Prayer doesn’t work.
That’s not a statement of faith or, more accurately, lack of faith. It is a statement of fact.
My assertion has nothing to do with whether prayer reaches the heavens or moves God’s heart. I leave it to you to decide if prayer ever caused the phone to ring before homecoming weekend or got you an A on a test. If you say that prayer has opened within you an experience of deep insight or inspiration, or brought you comfort in despair, or channeled gratitude for an undeserved blessing, I will understand, because it has done the same for me. But that’s not what I mean.
I mean that for the majority of Jews in the world, prayer does not do what it is meant to do. I have no scientific measurement of this statement. Still, I challenge you to demonstrate otherwise.
For the greater part of two thousand years, prayer was meant to bind Jews together with a common value system and vocabulary. We pray with a fixed liturgy. Every paragraph, especially those that end with a brakha, a formulaic blessing, is meant to convey something we all believe about God and the way we see the world. But most Jews, especially in North America, only pray when they are told and what they are told. Prayer, however transcribed by the variety of prayer books by the variety of communities, is rarely something a modern Jew does voluntarily or with intention.
(A quick word about the phrase “most Jews.” There are a little less than six million Jews in the United States. A small minority attend synagogue, where they are most likely to pray. A minority of that minority certainly prays enough to raise significantly the average amount of praying that happens. But it doesn’t change the fact that most Jews pray only in synagogue, go to synagogue only when they feel they have no choice, like when they are invited to a bar mitzvah or Yom Kippur is on a federal holiday, and stand, sit or answer “amen” only when someone in the front of the room tells them to do so.)
I am one of those people who believes that prayer could work and should work, but I have to acknowledge that could and should, even when combined, do not equal does.
There is a lot more to being a Jew than prayer, but we spend more time rehearsing prayers than any other aspect of Judaism. The official identifiable institutions of Jewish life are synagogues, where, as the prayer says, people enter to pray. Seminaries and day schools set aside time for prayer. We pray before and after we eat, when we usher in holidays and when we mark every life moment from naming to burial. We pray when we remember the dead (more on that soon). We couldn’t even write a Broadway play without a prayer for the Czar.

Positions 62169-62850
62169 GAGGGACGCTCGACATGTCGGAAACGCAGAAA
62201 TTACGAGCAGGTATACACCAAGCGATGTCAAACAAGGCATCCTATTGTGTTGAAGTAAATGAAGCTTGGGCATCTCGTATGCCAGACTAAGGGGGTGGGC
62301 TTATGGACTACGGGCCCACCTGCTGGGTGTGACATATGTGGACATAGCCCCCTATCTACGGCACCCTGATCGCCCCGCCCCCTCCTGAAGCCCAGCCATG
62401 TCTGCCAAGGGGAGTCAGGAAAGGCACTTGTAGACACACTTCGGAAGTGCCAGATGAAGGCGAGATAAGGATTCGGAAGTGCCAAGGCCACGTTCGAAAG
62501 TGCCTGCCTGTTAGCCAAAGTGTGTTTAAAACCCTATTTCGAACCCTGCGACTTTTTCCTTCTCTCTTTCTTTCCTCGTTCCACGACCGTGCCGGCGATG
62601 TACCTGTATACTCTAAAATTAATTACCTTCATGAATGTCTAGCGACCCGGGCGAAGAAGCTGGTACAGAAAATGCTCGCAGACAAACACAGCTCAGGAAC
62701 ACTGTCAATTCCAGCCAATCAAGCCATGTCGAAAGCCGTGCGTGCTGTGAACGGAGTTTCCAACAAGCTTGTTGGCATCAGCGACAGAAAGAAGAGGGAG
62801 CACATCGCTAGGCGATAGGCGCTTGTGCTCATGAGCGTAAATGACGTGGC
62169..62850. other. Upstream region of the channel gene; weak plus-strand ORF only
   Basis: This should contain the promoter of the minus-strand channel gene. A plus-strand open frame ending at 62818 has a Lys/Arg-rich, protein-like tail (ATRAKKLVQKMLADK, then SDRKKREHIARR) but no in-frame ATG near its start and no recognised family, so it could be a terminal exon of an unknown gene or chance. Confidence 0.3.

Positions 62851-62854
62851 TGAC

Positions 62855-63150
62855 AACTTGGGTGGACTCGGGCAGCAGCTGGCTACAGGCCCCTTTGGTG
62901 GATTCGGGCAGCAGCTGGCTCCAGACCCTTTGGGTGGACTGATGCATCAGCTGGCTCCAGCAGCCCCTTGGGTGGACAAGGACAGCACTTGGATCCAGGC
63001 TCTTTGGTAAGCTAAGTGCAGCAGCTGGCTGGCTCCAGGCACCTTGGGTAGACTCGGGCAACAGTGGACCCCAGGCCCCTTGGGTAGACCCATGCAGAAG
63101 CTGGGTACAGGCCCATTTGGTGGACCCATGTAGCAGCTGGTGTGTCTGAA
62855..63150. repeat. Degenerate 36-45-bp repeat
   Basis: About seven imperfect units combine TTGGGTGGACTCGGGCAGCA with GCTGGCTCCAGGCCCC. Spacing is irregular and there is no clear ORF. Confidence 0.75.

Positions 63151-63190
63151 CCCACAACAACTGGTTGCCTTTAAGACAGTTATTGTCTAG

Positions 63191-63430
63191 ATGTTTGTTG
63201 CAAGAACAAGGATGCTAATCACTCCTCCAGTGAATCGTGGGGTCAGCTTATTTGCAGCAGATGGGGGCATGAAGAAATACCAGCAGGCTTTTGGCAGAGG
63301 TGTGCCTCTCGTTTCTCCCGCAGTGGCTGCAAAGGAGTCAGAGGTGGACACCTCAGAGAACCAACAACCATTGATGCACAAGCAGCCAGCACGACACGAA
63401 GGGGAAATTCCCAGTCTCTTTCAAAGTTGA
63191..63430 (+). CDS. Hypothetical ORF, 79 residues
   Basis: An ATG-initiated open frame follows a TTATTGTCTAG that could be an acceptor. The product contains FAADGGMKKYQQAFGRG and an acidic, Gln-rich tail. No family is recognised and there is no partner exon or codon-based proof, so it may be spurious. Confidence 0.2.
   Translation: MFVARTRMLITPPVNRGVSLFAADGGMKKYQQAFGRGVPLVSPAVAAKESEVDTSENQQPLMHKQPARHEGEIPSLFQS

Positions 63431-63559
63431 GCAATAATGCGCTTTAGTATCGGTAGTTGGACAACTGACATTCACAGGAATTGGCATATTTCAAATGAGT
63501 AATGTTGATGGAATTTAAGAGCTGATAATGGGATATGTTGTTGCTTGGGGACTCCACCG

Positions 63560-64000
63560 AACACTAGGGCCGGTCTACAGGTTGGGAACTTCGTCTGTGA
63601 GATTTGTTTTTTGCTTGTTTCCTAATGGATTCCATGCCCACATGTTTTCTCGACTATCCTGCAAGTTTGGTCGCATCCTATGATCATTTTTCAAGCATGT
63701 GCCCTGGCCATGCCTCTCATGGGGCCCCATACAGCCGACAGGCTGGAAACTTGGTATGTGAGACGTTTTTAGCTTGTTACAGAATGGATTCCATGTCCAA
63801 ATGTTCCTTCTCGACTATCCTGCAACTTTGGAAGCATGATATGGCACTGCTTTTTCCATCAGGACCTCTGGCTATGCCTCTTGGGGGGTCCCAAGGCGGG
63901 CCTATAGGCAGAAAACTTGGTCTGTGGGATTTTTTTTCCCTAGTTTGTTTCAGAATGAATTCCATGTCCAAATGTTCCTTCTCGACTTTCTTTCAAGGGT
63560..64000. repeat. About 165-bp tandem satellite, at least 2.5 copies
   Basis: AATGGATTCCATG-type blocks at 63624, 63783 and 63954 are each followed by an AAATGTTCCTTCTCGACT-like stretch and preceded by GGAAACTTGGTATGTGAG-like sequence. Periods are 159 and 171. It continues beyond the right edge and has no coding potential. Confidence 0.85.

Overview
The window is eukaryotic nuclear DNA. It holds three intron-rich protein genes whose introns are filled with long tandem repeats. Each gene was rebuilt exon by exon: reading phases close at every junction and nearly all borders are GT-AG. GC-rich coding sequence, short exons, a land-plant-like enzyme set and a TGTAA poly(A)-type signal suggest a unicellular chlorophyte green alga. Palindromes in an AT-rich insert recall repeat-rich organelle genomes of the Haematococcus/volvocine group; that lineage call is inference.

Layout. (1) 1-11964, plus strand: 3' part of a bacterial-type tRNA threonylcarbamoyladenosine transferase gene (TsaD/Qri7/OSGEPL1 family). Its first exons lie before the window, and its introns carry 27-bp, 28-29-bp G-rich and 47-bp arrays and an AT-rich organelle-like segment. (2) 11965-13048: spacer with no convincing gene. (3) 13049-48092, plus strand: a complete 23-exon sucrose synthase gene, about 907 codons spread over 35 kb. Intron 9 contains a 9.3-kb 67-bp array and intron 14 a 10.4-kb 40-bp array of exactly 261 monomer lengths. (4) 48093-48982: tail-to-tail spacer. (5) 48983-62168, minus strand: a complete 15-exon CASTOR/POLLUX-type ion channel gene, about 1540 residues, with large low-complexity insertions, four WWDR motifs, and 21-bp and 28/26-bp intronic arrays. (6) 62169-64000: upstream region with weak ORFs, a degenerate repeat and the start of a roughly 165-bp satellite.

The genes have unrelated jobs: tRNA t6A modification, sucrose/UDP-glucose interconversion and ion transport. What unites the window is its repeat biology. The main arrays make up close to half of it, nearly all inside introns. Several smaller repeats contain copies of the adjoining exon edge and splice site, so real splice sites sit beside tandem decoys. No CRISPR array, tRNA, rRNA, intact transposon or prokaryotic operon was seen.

But mostly we don’t mean it. I was struck by three words during one of the holiest moments of prayer one Saturday morning. The congregation sang with passion, “Oh when will You, God, govern Zion? Soon, in our lifetime, and then forever may You reign!” Even the most politically right-wing of my fellow worshipers do not yearn for a theocratic Jewish state without end.
Now, maybe that’s the proper thing to want. But if that is the measure of faithful belief among most Jews, even the people who can explain away what they mean are in big trouble.
Is it any wonder that we do everything we can to distract ourselves from the text we recite? Most of our prayers contain admirable exhortations and exaltations, but they are expressed in a way that is incomprehensible unless, even as a native Hebrew speaker or inspired poet, you spend an additional amount of time learning the origins, meanings, inferences, interpretations, variations and applications of the roster of blessings, Biblical readings and devotional poems that form the infrastructure of our worship. So we set them to music. We translate them into a modern idiom. We learn them by rote. We teach our children to mimic them. We publish prayer books that surround them with art, essays and enhancing commentaries. We treat prayer-time as theater (more on that soon).
I am part of that conspiracy, and I confess it is motivated by my desire to bring prayer to life for my fellow Jews. The ties that bind us, so eloquently expressed in our mother-tongue, have begun to fray. They have been politicized: conservers of tradition vs. reformers; universalists vs. particularists; egalitarians vs. elitists; people who see gender in everything vs. people who deny that there is gender in everything. I hope that just the endeavor will bring us together and transcend the particular meaning, thus opening the worth of prayer for its own sake. Even in my tiny corner of the Jewish world, I failed.
It is because prayer doesn’t work. Perhaps “any more” ought to be at the end of that sentence, but as we look to the future, rather than the past, that point is academic. Where do we now find that set of values and that connection to God that binds us as a people? And what is the best use of all that time we spend in prayer? The rabbis who are the products of this lost generation have that challenge first and foremost.
I have not stopped praying, though where and how I pray has shifted significantly. Away from my perch at the front of the room, I have the chance to look for models of success for myself. Sometimes I find them and sometimes I recognize my mistakes. More on praying next time.
I spent 35 years in the pulpit and learned a few things about the people and the profession